March 30, 2020 Care Act Seminar Update
Good evening all. I want to share with you some of the important information I learned this afternoon while participating in an on line seminar sponsored by NACBA, the National Association of Consumer Bankruptcy Attorneys, the premiere organization made of the very best attorneys in our profession, and where I have been a member for over 25 years. Today’s seminar was focused on the CARES ACT, the name for the current stimulus package which was signed into law March 27, 2020. There are a few really important items which I want to share with you. There are so many that I cannot list them all.
This bill has stayed any foreclosure action on any “federally backed” mortgage loans. That includes any Freddy or Fannie Mae loans, and many others, essentially 70% of all mortgages, but you cannot assume as such. If your home mortgage is not “Federally backed” you are not protected. There is the 60 day moratorium on your mortgage payment, as well as the opportunity to get an extension of that moratorium at the borrowers request.
A borrower also has the right to request a Forbearance Agreement of up 180 days, which also may be extended. As to tenants, their rights are protected as well.
If any of the rights of any of these borrowers are in any significant way violated, a consumer can exercise their rights under the Fair Debt Consumer Protection Act.
Under this CARE act, there are three kinds of unemployment programs that apply to different criteria, but appears very generous for most, a supplemental amount above traditional benefits, and a true extension of many benefits as well. Under this bill you don’t even have to be looking for work to be applicable for unemployment benefits.
Student loans which are US government guaranteed, will have the interest on these loans waives for two months and other relief for up to six months. This does not apply to private student loans. Borrowers of these federal guaranteed student loans are supposed to receive a notice from the lender as to their rights under the CARE act. Thereafter, student loan borrowers can apply for an ” income driven ” repayment plan as well, where interest is not supposed to accrue during this repayment plan application period.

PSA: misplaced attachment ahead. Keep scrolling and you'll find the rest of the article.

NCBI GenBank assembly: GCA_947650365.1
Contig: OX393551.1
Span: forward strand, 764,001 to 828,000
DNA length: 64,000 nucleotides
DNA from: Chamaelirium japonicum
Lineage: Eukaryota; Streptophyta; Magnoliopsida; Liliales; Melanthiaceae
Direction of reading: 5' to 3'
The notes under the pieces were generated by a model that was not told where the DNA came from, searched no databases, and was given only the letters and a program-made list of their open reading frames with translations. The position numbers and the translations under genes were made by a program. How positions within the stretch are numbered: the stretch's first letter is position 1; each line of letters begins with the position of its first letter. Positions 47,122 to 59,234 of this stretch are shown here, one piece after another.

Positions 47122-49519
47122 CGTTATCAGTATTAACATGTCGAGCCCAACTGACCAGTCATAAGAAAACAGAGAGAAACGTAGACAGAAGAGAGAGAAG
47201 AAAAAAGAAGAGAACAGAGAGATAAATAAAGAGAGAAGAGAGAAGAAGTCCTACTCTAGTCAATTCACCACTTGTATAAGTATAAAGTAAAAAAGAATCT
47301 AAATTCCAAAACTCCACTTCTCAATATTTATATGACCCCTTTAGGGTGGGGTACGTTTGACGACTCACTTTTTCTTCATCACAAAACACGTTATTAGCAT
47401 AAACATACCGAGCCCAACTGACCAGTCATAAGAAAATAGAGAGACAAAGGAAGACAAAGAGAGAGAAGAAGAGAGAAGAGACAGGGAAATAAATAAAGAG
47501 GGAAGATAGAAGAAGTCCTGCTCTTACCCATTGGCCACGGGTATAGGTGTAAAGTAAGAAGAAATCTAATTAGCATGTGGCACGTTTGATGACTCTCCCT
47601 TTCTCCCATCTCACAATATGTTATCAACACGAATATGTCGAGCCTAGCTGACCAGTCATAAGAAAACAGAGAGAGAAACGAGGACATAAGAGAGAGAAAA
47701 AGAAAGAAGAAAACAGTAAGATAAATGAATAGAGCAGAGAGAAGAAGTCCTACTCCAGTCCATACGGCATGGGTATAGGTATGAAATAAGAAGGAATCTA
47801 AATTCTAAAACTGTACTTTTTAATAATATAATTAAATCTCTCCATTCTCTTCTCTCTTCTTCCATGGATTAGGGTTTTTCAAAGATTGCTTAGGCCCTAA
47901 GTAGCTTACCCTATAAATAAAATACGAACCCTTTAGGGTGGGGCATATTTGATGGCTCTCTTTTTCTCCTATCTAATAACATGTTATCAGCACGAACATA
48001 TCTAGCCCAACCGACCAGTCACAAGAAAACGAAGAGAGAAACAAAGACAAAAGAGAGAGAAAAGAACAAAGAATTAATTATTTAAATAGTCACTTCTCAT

The CARE act is also supposed to protect people who would have their tax refund otherwise seized due to other debt obligations to the government.
The CARE act also allows for those who have issues which are “Corona Virus related” can access from their retirement plans up to $100,000, rather than the previous limit of $50,000.
Moreover, one can borrow from their retirement savings accounts such as a 401 (k) and allows for a longer time period to repay it .Further, any retirement money that is taken early will not be subject to the 10% penalty, and the typical income tax can be paid back to the government for up to 3 years.
This bill protects consumers to the extent that if one obtains relief from their mortgagor or their student loan lender, the creditor cannot submit a negative report to a credit reporting agency as to that consumer while they legitimately pursue their rights to a loan modification, or student loan modification.
Under this bill, a utility company can still turn off your power if one doesn’t pay their utility bill.
This bill also amends the Bankruptcy Code such that one in an active Chapter 13 can modify their plan, and essentially get an extension of that plan well beyond the current 5 year maximum plan, to an modification time frame of that plan, as well as to the amount that would be paid during that plan.
Section 7 (a ) of the Small Business Act was amended to allow for relief to small businesses who had been in business for a specific time frame over the recent past and has gross receipts less than 10 million dollars, and less than 500 employees . These entities can be eligible for an emergency loan of $10,000.00 and also apply for a loan designed to help cover payroll, and such benefits are based upon the size of the entity’s payroll. Some of these loans may not have to be paid back based upon specifically design criteria.
Frankly, there is so much to discuss I could write for many more hours. For those who wish to inquire further, please call 845-639-7011.